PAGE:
Halloumi Fajitas are a delicious meat-free twist on traditional fajitas. Halloumi cheese is pan-fried and piled into tortillas with peppers and onions. Serve with cilantro lime rice for a complete meal.
This post was originally published on September 19, 2019, and has been fully updated.
Fajitas with halloumi
We also love fajitas so I'm sharing these pan-fried halloumi fajitas. They are a delicious meat-free twist on traditional chicken or beef fajitas.
- Uncomplicated ingredients including fresh veggies with lots of vibrant colors.
- Tangy halloumi cheese provides an unexpected twist on a favorite dish.
- One pan recipe for easy clean-up.
What is halloumi?
Halloumi is a semi-hard, brined cheese typically made from goat and sheep's milk. It has a mellow, tangy, and salty flavor with a texture similar to feta.
Halloumi has a high melting point and a firm texture, so it stands up well to grilling or pan-frying.
- Halloumi cheese is typically found in the specialty cheese section of most supermarkets. If your local supermarket doesn't carry it, try Whole Foods or Trader Joe's.
- Bell peppers - Use an assortment - red, orange, yellow, or green.
- Onions - Red onion is my favorite but you can also use yellow.
- Fajita seasoning - This homemade blend comes together with spices that you likely have on hand already - cumin, chili powder, onion powder, cayenne pepper, salt, and pepper. Store-bought seasoning can also be used.
- Tortillas - I prefer flour tortillas but corn can also be used if preferred.
See the recipe card for complete instructions and ingredient amounts.
- Preheat a large skillet over medium heat. Add the oil and the peppers and onion. Sprinkle half of the spice mixture over the veggies.
- Cook for 15-20 minutes until the veggies are soft and caramelized. Transfer them to a plate and set aside.
- Season each side of the halloumi slices with the remaining spice mixture. Add the halloumi to the skillet, adding another drizzle of oil if needed. Cook for 3-4 minutes per side until brown.
TIP: Blot the halloumi slices dry with a paper towel. Removing the surface moisture ensures the cheese will brown instead of steam.
How to serve
Pile the veggies and cheese into tortillas and top with a squeeze of lime and cilantro (parsley works fine too). I love serving lime cilantro rice on the side.
To enjoy these fajitas in a bowl, simply pile the halloumi and veggies on top of the rice and garnish as desired. A side of black beans is also a nice addition.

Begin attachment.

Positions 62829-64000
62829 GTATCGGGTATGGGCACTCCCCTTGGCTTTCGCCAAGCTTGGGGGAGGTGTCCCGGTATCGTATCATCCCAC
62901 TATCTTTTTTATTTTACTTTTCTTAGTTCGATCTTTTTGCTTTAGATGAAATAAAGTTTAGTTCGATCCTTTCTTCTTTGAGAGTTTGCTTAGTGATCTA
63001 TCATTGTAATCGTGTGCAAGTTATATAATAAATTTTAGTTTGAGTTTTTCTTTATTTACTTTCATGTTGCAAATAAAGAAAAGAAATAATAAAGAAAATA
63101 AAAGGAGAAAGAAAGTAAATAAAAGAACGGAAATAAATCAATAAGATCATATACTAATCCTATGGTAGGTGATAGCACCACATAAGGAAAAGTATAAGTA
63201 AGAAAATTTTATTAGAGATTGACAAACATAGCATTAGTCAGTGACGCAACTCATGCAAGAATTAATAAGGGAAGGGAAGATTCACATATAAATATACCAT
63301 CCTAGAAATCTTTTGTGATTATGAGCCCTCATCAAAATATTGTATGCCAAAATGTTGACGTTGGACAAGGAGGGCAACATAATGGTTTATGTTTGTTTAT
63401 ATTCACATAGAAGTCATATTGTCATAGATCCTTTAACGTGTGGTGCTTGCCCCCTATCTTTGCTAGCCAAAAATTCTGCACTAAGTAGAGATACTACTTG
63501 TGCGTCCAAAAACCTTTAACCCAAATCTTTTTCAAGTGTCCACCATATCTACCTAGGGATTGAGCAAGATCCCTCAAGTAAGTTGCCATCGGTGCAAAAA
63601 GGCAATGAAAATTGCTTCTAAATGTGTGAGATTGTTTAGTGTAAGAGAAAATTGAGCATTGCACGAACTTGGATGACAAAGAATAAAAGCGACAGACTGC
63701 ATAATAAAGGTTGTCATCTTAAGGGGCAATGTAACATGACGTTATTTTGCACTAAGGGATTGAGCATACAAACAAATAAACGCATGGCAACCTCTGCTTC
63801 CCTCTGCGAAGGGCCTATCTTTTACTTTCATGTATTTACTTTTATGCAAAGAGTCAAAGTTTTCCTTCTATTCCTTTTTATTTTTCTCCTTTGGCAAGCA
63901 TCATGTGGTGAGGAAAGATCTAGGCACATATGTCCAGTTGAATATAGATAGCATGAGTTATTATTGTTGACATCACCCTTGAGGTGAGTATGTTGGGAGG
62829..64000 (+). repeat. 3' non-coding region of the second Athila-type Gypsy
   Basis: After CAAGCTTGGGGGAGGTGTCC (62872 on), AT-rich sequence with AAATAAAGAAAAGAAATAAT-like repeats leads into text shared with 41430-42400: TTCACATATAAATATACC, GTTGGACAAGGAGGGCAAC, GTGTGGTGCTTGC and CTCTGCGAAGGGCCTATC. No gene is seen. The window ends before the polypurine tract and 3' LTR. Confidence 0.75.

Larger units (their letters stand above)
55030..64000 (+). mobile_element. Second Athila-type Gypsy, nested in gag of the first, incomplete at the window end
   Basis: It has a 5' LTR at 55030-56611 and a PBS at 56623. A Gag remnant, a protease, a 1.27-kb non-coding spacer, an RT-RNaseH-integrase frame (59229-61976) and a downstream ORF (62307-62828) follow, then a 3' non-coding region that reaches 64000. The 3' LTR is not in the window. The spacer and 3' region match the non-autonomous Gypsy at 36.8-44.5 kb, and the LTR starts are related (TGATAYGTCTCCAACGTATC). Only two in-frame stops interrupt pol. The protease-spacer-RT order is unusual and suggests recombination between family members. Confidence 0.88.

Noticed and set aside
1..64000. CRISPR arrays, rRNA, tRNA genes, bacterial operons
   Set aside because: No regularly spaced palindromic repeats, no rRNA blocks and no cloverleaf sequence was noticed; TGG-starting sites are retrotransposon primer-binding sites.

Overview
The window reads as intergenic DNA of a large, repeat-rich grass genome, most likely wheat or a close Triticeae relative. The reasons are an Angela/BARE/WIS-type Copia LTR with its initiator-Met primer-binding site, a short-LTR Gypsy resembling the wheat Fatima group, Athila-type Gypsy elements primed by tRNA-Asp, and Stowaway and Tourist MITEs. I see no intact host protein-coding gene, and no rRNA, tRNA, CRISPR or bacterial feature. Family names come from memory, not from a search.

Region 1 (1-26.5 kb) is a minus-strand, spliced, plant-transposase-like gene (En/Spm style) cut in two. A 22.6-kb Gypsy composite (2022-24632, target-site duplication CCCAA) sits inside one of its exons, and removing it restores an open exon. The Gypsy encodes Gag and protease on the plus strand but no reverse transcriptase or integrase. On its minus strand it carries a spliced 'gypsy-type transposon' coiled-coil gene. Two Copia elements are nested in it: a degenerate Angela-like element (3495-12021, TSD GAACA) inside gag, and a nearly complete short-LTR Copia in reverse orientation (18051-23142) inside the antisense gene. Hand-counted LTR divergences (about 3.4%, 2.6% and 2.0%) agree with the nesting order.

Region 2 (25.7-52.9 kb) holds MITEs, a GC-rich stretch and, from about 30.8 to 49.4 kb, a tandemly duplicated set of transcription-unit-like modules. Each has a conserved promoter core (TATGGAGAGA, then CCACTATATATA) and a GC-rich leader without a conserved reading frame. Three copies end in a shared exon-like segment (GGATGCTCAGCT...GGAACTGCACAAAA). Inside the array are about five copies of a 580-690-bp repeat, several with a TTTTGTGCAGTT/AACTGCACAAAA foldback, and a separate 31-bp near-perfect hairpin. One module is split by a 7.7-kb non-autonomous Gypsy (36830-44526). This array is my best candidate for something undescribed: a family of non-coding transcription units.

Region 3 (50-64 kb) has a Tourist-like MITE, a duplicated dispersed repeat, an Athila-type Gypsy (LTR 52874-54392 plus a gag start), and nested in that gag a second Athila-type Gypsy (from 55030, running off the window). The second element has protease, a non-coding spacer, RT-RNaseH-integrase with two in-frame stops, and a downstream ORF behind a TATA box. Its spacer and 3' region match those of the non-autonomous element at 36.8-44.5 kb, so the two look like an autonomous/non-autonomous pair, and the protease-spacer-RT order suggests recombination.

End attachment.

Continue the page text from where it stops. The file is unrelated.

Indian Paneer cheese also has a high melting point, so it can be substituted in a pinch, although it is more acidic than halloumi. Pan-fried tofu or meaty portobello mushrooms are also great meat-free options.
While frying halloumi is absolutely delicious, it can also be eaten raw. It's delicious with watermelon - try substituting it for feta in my Watermelon Feta Salad or add it to this Strawberry Avocado Salad.
Halloumi originated in Cyprus. It is also known by its Turkish name, hellim.
- 2 teaspoons ground cumin
- 1½ teaspoons chili powder
- 1 teaspoon onion powder
- ⅛ teaspoon cayenne pepper
- ½ teaspoon Kosher salt
- ½ teaspoon black pepper
- 2 tablespoons olive oil (or similar)
- 3 large bell peppers (assorted colors, seeded and sliced)
- ½ large red onion (sliced)
- 16-18 ounces halloumi cheese (sliced)
- 8-12 small flour tortillas
- limes and cilantro (for serving)
- In a small bowl, combine the fajita seasoning spices. Stir together. Set aside.
- Heat a large skillet over medium heat. Add two tablespoons of olive oil and the peppers and onions. Season with half of the fajita seasoning. Cook for 15-20 minutes until softened and caramelized. Transfer to a plate and set aside.
- Blot the halloumi dry with a paper towel. Season it on both sides with the remaining fajita seasoning. Add it to the skillet, adding more oil if necessary. Cook for 3-4 minutes per side until browned.
- Wrap the tortillas in a damp paper towel and microwave for 30-40 seconds until warm. Add some halloumi and veggies to each tortilla. Serve with cilantro and a squeeze of lime.
- Halloumi can be found in the specialty cheese department at most supermarkets. If unavailable, tofu or portobello mushrooms are other meat-free options.
Nutritional information is an estimate and will vary depending upon the exact amounts and specific ingredients used.